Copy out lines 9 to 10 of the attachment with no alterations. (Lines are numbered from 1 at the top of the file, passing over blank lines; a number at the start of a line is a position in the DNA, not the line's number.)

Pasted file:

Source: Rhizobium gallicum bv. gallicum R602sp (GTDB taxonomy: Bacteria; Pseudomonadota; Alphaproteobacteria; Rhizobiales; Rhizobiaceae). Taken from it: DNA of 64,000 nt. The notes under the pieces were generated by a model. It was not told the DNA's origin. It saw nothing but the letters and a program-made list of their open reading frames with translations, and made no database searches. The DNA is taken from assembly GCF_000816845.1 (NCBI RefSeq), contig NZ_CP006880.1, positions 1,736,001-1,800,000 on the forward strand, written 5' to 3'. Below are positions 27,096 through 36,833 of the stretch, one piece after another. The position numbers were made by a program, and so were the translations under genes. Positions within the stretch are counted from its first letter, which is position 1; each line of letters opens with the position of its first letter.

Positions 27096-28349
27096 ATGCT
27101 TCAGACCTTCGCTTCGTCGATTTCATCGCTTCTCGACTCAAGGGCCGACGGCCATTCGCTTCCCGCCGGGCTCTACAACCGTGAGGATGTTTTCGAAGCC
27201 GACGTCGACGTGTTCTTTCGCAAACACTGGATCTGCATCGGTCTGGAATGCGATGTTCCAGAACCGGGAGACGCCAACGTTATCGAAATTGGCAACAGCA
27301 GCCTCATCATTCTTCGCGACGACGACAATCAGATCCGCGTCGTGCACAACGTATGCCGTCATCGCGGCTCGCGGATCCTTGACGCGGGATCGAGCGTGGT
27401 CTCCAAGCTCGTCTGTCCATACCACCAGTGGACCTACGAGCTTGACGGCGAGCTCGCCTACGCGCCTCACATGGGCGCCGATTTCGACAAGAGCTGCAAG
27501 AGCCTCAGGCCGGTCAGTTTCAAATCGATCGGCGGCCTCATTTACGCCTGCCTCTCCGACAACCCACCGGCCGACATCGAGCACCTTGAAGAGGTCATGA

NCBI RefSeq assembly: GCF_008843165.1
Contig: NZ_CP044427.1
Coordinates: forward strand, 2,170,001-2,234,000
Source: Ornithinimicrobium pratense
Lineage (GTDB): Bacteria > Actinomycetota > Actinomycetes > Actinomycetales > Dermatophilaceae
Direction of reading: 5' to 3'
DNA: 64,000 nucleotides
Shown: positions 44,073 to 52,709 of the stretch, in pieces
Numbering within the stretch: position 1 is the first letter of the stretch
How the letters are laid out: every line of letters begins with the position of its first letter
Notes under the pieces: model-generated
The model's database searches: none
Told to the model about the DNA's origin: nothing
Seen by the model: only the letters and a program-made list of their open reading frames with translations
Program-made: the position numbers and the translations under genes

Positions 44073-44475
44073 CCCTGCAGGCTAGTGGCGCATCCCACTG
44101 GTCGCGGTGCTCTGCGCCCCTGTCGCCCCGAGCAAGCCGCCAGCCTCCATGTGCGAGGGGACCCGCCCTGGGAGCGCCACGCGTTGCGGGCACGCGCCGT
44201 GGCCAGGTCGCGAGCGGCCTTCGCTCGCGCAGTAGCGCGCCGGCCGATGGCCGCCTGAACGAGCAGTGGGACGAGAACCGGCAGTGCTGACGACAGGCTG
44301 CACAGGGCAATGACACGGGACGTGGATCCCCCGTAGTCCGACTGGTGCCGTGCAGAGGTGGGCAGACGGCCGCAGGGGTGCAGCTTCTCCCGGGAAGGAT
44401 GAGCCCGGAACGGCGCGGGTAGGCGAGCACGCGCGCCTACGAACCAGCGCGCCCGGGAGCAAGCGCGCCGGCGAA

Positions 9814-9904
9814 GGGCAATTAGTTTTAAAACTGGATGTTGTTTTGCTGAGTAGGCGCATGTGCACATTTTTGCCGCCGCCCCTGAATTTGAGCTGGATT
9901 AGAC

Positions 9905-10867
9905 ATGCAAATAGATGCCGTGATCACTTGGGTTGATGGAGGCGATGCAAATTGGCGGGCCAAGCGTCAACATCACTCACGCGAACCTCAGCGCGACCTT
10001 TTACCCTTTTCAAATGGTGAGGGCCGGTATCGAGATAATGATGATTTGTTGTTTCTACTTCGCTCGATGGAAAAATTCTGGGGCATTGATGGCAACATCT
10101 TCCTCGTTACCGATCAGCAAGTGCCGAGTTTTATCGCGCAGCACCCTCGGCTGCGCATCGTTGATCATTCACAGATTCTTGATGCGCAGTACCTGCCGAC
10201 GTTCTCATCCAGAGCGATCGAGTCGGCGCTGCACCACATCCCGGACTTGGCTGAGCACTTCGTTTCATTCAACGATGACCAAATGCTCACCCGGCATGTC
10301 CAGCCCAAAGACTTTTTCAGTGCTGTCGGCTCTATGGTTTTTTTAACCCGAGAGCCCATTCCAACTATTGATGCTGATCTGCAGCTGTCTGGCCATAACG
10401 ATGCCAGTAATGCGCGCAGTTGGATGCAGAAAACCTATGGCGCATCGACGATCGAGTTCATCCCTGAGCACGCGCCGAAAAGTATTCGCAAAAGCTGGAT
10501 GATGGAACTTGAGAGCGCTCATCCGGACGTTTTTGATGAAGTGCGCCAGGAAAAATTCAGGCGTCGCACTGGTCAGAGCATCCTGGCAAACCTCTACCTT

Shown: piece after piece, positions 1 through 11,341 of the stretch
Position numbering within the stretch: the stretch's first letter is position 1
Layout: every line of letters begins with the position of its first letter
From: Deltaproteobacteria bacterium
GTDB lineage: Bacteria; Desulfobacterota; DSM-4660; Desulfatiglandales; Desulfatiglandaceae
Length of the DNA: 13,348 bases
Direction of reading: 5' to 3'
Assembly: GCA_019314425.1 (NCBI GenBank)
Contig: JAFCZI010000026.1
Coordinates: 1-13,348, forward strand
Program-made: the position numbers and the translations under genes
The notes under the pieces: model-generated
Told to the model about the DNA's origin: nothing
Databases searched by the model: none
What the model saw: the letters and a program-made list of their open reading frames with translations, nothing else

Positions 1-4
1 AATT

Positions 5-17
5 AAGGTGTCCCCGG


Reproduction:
NCBI RefSeq assembly: GCF_008843165.1
Contig: NZ_CP044427.1